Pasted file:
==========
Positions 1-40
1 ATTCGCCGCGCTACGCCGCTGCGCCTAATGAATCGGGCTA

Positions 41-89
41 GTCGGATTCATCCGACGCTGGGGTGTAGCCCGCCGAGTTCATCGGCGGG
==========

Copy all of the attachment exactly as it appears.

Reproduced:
Positions 1-40
1 ATTCGCCGCGCTACGCCGCTGCGCCTAATGAATCGGGCTA

Positions 41-89
41 GTCGGATTCATCCGACGCTGGGGTGTAGCCCGCCGAGTTCATCGGCGGG